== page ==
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October 1, 2018

Report on Women’s Health Institute Lecture, “Female Athlete and Concussion” AND My Observations on The Birthing of Medical Research. Robert Wood Johnson University Hospital (RWJUH) October 1, 2018 by Calvin Schwartz

Report on Women’s Health Institute Lecture, “Female Athlete and Concussion” AND My Observations on The Birthing of Medical Research. Robert Wood Johnson University  Hospital (RWJUH)  October 1, 2018  by Calvin Schwartz  



Lecture attendees at Robert Wood Johnson University Hospital 9-26-18







John Gantner, CEO RWJUH, Katherine Holmes, researcher, Olympic fencer, Dr. Annegret Dettwiler, Princeton University, & Dr Gloria Bachmann, Director Womens Health Institute

What motivated this reporter to want to attend a clinical lecture (Wednesday September 26th 2018) on concussions in the clinical setting of Robert Wood Johnson University Hospital (RWJUH)? A plethora of inducements. A month ago, I was appointed to the Advisory Committee of the Women’s Health Institute at Rutgers RWJ (a long story) so I need to expand horizons, grasps, cerebral focus. I love college sports, both genders, and my alma mater, Rutgers, but I worry about athletes, concussions and long-term health concerns. Today there is a significant reduction in youth playing football; worries of health concerns, concussions. High schools are giving up football for lack of interest. Beginnings of grass roots disinterest?  Then, there was the researcher, scientist, recent Princeton neuro-science graduate, AND Olympic Athlete (2016), TEAM USA Fencing Team, anticipating 2020 Olympics, Katherine Holmes, who was conducting the lecture along with her Princeton University mentor, Dr. Annegret Dettwiler.  Indeed, the best of all worlds for me to be there.





John Gantner & Katherine Holmes (pre lecture) sword/fencing demonstration


Fencing equipment

I took ten pages of notes. I’m not about to plunge into the world of neuro-science, the female athlete and concussion and why females respond differently (less severity, a built-in protection?) to concussion. Perhaps hormonal and I’ll leave it at that.

Cut to the beginning when Katherine Holmes talked fencing with John Gantner, President and Chief Executive Officer of Robert Wood Johnson University Hospital (RWJUH) in New Brunswick. Katherine (Kat) trains eight hours a day for the Olympics where fencing was one of the first sports to be included. Gantner asked if she had a sword with her. Moments later, a complete demonstration with equipment, including the helmet which is actually bullet proof. Kat competes in Eppe fencing, where you can hit the opponent anywhere on the body. Gantner delighted me, when he asked practical considerations like travelling on airplanes with equipment (swords). Things you don’t ponder.

The lecture was organized by Dr. Gloria Bachmann, Director of Women’s Health Institute and attended by a few dozen physicians, scientists, professors, Middlesex County Arts & History, Diversity and Inclusion Leader, Rutgers Targum reporter, and NJ Discover(me). The scope, depth, breadth of the research undertaken by Kat Holmes is overwhelming for me (with a six-year Rutgers Pharmacy education), but I hung in there, understanding the critical nature of concussions and impact on society, including all sports, our culture, sociology and general well-being.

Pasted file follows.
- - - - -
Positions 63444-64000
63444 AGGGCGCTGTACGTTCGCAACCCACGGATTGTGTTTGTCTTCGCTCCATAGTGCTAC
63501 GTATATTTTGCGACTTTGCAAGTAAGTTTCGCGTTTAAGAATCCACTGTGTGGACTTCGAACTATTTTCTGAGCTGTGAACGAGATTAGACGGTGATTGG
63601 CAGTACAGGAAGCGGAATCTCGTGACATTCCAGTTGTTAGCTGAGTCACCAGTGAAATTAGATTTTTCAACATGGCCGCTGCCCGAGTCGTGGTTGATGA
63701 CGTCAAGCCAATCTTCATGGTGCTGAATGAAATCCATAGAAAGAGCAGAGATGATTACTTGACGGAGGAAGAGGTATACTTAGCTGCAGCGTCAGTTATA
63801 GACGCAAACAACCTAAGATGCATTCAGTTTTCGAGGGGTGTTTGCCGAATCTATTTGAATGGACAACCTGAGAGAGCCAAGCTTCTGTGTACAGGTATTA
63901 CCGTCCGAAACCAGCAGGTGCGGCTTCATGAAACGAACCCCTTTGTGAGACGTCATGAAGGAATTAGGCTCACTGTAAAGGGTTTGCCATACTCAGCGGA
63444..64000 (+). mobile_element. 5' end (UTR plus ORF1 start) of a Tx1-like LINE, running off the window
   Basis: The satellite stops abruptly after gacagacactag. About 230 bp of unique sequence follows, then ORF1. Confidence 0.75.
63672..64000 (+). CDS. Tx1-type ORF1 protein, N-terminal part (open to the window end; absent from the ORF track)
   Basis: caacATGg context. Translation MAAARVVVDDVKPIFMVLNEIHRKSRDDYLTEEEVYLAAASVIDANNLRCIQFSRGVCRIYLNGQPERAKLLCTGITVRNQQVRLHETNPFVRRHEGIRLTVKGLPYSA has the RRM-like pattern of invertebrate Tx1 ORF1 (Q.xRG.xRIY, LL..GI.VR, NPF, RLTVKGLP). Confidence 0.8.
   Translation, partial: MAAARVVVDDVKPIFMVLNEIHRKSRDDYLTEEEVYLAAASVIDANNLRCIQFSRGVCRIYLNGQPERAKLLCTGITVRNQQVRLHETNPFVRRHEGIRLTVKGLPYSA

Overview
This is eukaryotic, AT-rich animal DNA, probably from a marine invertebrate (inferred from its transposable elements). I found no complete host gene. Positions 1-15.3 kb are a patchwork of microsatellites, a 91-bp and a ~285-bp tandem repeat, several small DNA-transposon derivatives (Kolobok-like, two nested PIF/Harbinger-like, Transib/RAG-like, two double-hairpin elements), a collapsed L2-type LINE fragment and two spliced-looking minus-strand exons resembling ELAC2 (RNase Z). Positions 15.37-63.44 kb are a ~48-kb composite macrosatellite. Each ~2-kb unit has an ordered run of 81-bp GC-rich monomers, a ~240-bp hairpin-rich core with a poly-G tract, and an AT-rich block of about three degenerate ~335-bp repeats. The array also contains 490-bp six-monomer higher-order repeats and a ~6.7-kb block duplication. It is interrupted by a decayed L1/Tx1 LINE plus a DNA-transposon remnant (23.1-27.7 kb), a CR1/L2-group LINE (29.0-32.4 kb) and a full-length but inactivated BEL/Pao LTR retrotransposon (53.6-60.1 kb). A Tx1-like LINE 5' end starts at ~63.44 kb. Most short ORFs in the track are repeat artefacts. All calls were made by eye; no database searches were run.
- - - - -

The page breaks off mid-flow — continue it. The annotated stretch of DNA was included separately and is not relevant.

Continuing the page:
Katherine lecturing


post lecture clinical research discussion Indeed the “Birth of a Research Project on Concussions”

Hours end, most physicians had patients, rounds and an operation. A small group with Dr. Bachmann, Katherine and Dr. Dettwiler and several pre-eminent physician/researchers re-convened to talk about advancing the concussion research that was presented. I hung around, fascinated, privileged, intrigued, inspired and hugely silent, just absorbing. The bright bulb (epiphany) went off. I was witnessing the ‘Birth of a Research Project on Concussions’. The scientists at this Rutgers Robert Wood Johnson Medical School could work together with Kat and Dr. Dettwiler.

For me this was all thrilling. To be at the beginning, a conception, implementation, practical applications; all aspects of rounding up the troops to undertake such integral research. Questions floated that I understood; subject pool, trauma registry, starting points, data available, queries, time frames, feasibility, prospective, data base. I loved listening to the input, construction, thought processes. The incredible minds and experience sitting at the table.  For me, at the end point, results down the road; a better understanding, treatment, prevention of concussions for women and men athletes, general populations. And way down the road, so I day dreamed a bit, when perhaps the NY Giants Football team beginning at training camp, in August,  would roll up their sleeves for some preventive medicine, so concussions would not be as relevant. Research is a wonderful thing.

Why I was there?  To dream, understand, to get out of the house, away from the TV and computer and absorb just a piece of the world. In summation, today, a three-letter word; WOW!


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